Environmental campaigners today accused a UK oil company of "breathtaking irresponsibility" over its plans for clearing up a possible spill in the Arctic.
Greenpeace raised concerns that the oil spill response plan drawn up by Cairn Energy was inadequate for the treacherous conditions in the region.
It includes measures such as cutting out blocks of oiled ice which could be thawed in a heated warehouse to separate out the oil, and deploying portable lights to help with a clean-up during winter darkness.
The green group, which opposes drilling in the Arctic, asked marine biologist and oil spill expert Professor Richard Steiner to analyse the response plan from Cairn, which has been drilling for oil off Greenland.
Prof Steiner suggested that Cairn had understated the potential size and impacts of a blow-out and leak which could occur from a well in the area, and had "dramatically overestimated" the effectiveness of any response plan.
The plan, published after pressure from Greenpeace for it to be made public, admits that conventional methods of clearing up an oil spill such as using booms and dispersant would be difficult in the icy waters of the Arctic.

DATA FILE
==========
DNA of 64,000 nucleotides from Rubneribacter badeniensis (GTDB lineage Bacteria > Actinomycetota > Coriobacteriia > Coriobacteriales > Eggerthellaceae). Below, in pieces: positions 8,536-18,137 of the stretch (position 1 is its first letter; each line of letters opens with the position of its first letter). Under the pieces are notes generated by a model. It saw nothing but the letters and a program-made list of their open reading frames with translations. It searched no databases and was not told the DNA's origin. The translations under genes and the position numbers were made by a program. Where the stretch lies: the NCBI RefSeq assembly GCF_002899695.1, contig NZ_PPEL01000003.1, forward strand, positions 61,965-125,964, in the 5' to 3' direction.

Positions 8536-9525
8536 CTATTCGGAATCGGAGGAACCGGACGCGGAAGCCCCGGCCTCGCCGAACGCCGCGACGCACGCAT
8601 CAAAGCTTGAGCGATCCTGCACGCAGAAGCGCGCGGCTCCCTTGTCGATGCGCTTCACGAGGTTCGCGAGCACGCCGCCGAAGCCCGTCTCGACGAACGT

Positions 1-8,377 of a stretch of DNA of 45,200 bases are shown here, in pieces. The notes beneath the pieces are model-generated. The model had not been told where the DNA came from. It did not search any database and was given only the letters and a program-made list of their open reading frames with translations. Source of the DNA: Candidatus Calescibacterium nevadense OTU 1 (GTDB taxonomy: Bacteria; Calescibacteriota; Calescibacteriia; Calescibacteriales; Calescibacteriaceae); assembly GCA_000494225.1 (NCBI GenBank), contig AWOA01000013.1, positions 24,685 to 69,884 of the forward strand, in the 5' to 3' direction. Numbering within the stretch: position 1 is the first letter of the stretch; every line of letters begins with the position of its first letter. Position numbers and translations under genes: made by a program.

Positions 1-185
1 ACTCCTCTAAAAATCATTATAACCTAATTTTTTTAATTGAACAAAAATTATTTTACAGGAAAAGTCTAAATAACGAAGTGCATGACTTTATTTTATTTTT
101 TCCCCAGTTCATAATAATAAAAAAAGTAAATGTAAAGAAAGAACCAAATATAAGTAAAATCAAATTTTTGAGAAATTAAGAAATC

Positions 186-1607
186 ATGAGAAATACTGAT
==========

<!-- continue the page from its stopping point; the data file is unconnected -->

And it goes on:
The rocky coast of Greenland would make onshore clean-up hard, while a range of wildlife from puffins to fish and crustaceans could be hit.
And during the winter, when the sea ices over, any response would be limited to monitoring the spill, before resuming operations once a thaw was complete.
But the response plan said the window of time during which drilling was taking place allowed sufficient time for a relief well to be drilled if necessary before the sea froze over.
A spokeswoman for Cairn said the plans had been reviewed and approved by a number of third parties, including the Greenland government and an independent company Oil Spill Response Ltd.
"All are satisfied that the plan is robust and appropriately designed to deal with an incident in this area," she said.
But Greenpeace campaigner Vicky Wyatt said: "The company offers only giant assumptions and pie-in-the-sky solutions.
"Cairn Energy is showing breathtaking irresponsibility by completely failing to offer any detail as to how they would really deal with a spill in ice-covered seas, if indeed they could at all."
She said the company was playing roulette with "one of the most important and fragile environments on the planet" and should be stopped.
Greenpeace has been staging a series of protests, including invading drilling rigs operated by Cairn Energy, in a bid to prevent oil exploration in the Arctic, which it fears would be damaging to the region's environment and the climate.